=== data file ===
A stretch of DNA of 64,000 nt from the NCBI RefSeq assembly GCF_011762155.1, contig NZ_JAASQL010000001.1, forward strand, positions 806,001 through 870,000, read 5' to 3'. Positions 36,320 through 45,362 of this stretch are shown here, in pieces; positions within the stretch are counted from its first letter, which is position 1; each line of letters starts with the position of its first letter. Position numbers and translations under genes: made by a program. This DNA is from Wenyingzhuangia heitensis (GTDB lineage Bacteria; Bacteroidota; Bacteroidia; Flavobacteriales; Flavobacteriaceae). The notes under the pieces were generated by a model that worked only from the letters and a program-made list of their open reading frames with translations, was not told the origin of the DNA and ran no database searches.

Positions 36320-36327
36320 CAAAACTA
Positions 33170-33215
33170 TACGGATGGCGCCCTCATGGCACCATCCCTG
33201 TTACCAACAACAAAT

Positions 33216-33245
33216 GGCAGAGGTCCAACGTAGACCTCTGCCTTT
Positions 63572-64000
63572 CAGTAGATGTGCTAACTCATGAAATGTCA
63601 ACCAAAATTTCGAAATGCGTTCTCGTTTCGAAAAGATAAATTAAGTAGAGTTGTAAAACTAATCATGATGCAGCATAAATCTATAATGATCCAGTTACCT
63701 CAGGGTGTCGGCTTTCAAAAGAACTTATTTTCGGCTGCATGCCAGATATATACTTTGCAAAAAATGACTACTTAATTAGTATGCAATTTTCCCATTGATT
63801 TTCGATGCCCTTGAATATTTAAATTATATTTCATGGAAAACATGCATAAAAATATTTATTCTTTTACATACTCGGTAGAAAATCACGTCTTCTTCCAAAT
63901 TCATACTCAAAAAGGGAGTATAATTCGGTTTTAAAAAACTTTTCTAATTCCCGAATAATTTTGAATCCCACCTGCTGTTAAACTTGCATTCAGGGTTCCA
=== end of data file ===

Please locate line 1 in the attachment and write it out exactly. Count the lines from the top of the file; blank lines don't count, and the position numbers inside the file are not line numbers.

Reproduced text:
A stretch of DNA of 64,000 nt from the NCBI RefSeq assembly GCF_011762155.1, contig NZ_JAASQL010000001.1, forward strand, positions 806,001 through 870,000, read 5' to 3'. Positions 36,320 through 45,362 of this stretch are shown here, in pieces; positions within the stretch are counted from its first letter, which is position 1; each line of letters starts with the position of its first letter. Position numbers and translations under genes: made by a program. This DNA is from Wenyingzhuangia heitensis (GTDB lineage Bacteria; Bacteroidota; Bacteroidia; Flavobacteriales; Flavobacteriaceae). The notes under the pieces were generated by a model that worked only from the letters and a program-made list of their open reading frames with translations, was not told the origin of the DNA and ran no database searches.